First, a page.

The various types of educational services included at eating disorder treatment facilities serve several purposes. Some of these services center directly around the recovery process and self-care, some are for the family and other caretakers, and, while not every program includes them, there should always be academic programs to ensure teenagers in treatment don’t fall behind in school. 

What Types of Education to Expect

Education is an essential part of teenage eating disorder treatment for many different reasons. Some of the main forms of education for adolescents in eating disorder treatment and their families may include: 

Academics and Continuing Education

Eating disorder treatment is rife with challenges to overcome, from the dangerous health risk resulting from disordered eating to identifying and removing disordered thought patterns. Unfortunately, residential treatment takes adolescents out of school, often at critical times in their academic careers. Missing school can lead to a huge backlog in their schoolwork when recovery is complete, as they must then try to balance missed classes in addition to maintaining their recovery. Some eating disorder treatment centers offer academic courses in-house to help the client keep up academically.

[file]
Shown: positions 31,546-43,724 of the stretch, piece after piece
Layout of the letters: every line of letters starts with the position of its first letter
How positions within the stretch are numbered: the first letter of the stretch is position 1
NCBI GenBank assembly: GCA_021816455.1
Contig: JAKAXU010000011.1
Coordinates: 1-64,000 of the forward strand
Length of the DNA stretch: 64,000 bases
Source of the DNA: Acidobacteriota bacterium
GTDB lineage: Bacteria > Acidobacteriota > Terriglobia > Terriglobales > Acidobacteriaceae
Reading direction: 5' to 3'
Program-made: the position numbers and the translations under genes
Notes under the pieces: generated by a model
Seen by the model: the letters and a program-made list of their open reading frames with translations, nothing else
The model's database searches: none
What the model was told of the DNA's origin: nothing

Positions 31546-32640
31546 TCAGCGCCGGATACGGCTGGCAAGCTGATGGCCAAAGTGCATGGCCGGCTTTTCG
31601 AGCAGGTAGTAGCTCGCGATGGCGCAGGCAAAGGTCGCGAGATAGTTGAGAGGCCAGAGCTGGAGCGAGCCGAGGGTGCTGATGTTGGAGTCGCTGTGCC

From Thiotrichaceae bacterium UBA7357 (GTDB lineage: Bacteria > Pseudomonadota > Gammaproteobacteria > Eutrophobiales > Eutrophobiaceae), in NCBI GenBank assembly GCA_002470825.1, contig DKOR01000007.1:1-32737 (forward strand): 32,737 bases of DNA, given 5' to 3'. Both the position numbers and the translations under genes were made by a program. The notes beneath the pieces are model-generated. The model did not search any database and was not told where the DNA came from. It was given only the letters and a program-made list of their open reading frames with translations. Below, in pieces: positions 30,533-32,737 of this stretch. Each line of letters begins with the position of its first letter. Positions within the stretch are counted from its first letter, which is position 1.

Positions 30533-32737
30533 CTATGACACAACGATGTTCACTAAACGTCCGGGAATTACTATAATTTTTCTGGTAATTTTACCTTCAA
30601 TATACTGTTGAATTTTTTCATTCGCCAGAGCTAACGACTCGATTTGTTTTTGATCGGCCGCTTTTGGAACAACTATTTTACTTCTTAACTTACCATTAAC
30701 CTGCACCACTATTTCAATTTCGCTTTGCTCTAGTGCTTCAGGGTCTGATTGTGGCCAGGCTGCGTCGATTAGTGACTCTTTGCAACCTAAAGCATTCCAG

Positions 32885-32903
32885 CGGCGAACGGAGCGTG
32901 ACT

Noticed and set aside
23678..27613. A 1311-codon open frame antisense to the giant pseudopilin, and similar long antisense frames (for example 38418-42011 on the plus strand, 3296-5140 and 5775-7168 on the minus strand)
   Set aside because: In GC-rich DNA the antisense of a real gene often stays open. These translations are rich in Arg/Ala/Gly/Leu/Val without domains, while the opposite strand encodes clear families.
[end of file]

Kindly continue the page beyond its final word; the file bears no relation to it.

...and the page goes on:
At Clementine, we take great pride in providing academic solutions for our clients in residential treatment. Each of our clients receives a personalized education plan while in treatment, that starts on day one of treatment and continues throughout their stay. There are daily, two and a half hour sessions in which the client’s academic curriculum is continued. We also employ state-certified educators on-site, who work closely with the client’s parents and school to minimize academic disruption. There is also an option for retaining specialized tutors in certain cases. 

Education for Friends and Family

A support system of caring and compassionate loved ones is essential for maintaining a recovered lifestyle. For this reason, training and education on how to support a recent eating disorder program graduate are vital for families and friends. These programs might include classes about: